Message from SDCI’s Director

The recent launch of our new permitting, complaint, and inspection software did not meet our expectations for effectiveness and service. Customers were initially unable to access or use the system and had trouble contacting us for help.  We took immediate steps to correct these issues, working with our partners in Seattle Information Technology (Seattle IT) to stabilize the system and add resources to the response teams. We continue to identify and correct other issues. Still, we know that this rocky roll-out had a negative impact on our customers and the public and I am very sorry about that. We’re working hard to make this right.

Many of you have asked why we changed systems in the first place, noting that our new system doesn’t do many of the things the old system did. This was a difficult choice to make, but I believe it was the correct call. Our old system was extremely out of date, no longer supported by the vendor, and failing. Our collection of custom applications that made the system more efficient were difficult to update and maintain. We also wanted to be part of a City-wide platform with more integrated services and a single interface for customers. We wanted better automation and greater process efficiencies, and better tracking. For those and other reasons, we chose a flexible, off-the-shelf system that had most of our desired functions and that could be improved over time. Right now, we’re prioritizing system enhancements that we’ll implement over the next several months.

The new system is a big change for our customers and for staff. There are several ways for customers to get help using the new system. The Seattle Services Portal has a robust Help Center that we update with new articles based on the questions you ask and the feedback you provide. We’ll be adding short videos on selected topics and we’ve just recently posted a robust FAQ. If you still need help, see our list of contacts.

Our staff continue to work hard to meet your expectations for timely and effective service. In addition to the new software, we continue to experience record high demand for permits. Our production timelines have extended beyond normal since the system launch, but we’re making progress.

I appreciate your patience as we make the transition to our new system. While the initial launch was rocky, I’m committed to finding solutions to improve the system to better serve our customers and the public.

Nathan Torgelson
SDCI Director

Provide Input on the City’s Permit System Integration Strategy

The City of Seattle is comprised of 29 departments offering more than 55 lines of business to serve the public. Several of these departments administer permitting processes and are responsible for regulatory enforcement. Often these departments administer their permitting and regulatory responsibilities independently of each other – resulting in a situation where an individual must submit multiple applications to the city in order to get approval for a single event. (For example, constructing a new building may require completing separate permitting and regulatory applications across five or more departments.)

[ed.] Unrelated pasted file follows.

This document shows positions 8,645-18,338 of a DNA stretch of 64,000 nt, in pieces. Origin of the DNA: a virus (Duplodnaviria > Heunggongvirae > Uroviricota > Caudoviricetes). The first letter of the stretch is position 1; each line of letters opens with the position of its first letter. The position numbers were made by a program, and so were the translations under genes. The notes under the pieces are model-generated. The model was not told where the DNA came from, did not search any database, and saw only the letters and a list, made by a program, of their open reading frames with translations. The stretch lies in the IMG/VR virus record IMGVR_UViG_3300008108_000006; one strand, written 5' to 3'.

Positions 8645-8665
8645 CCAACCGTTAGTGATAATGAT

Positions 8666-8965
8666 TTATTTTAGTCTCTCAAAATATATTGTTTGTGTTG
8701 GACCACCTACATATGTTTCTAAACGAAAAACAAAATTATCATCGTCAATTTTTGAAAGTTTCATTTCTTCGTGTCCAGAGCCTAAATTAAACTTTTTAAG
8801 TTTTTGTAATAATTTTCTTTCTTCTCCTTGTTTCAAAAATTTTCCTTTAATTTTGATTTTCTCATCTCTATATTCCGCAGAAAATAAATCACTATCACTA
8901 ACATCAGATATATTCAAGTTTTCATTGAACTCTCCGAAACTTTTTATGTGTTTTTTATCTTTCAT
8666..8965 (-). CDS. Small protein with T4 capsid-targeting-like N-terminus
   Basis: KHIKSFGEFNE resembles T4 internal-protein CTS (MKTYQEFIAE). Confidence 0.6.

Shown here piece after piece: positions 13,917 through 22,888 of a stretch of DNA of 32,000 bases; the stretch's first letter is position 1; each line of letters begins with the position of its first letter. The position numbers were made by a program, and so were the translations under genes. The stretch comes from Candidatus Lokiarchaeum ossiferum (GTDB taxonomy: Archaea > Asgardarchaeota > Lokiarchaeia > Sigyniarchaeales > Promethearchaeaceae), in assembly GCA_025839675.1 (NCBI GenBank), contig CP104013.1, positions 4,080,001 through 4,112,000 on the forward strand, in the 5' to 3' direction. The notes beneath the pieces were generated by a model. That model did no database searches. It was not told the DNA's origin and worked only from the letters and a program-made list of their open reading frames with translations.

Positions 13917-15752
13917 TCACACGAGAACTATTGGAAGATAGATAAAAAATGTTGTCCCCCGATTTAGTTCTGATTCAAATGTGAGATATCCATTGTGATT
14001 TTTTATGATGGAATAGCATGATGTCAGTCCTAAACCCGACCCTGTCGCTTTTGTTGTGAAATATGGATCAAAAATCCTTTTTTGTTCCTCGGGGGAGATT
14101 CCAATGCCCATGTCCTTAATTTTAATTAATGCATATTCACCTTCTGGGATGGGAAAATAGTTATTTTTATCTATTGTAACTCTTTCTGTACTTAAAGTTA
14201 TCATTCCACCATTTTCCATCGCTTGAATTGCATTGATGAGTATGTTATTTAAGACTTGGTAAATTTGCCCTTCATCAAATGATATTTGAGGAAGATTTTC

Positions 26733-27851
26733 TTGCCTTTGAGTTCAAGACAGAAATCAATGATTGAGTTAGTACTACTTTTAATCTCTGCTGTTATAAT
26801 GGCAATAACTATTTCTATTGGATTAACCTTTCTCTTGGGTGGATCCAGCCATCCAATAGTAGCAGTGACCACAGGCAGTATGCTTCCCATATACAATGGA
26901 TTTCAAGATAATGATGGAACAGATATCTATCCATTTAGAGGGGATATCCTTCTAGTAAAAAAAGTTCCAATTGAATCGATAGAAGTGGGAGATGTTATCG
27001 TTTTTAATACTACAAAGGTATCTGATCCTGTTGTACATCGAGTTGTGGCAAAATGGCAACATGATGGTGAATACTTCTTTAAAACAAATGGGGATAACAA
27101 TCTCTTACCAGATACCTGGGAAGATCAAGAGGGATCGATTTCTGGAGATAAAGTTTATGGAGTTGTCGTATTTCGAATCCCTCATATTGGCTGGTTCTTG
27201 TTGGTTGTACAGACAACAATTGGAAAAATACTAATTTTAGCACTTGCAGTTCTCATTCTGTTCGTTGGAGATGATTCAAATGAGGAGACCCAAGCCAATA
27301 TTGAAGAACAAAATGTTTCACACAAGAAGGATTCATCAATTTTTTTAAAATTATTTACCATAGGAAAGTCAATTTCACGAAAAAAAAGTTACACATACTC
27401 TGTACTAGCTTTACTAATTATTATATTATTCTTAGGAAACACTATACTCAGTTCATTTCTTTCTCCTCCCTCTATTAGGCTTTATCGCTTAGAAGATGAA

As one of the nation’s fastest growing large cities, Seattle recognizes the opportunity to provide better service to the public and operate more efficiently by integrating its permitting processes across departments. This includes updating business processes to increase cross-department collaboration and reduce duplication, reducing non-value added steps involved in existing processes, and implementing common technologies. Already two large city departments are in the process of standardizing on a common platform for managing permitting processes, and several more are waiting to begin implementation projects on the same platform. This effort is being referred to as “Permit System Integration” (PSI), however the project is broader than permitting and involves more than information systems.

In early 2017 a consulting company will begin gathering information to help the City build a strategic business plan for this effort.  The consultants will assess the City’s current capabilities and landscape in the areas of licensing, permitting, fees, inspection, certification, compliance, and other regulatory areas.  They will use this information to help the city create an enterprise licensing and permitting business strategy and a vision for the future.

As part of this effort we’re gathering information from the public. If you would like to participate, please email Grette Benitez (Grette.Benitez@seattle.gov) or call at 206-684-3787 no later than January 10, 2017 to be scheduled for a session. We would be happy to hear your feedback as well as your thoughts and ideas about how we can excel in the future!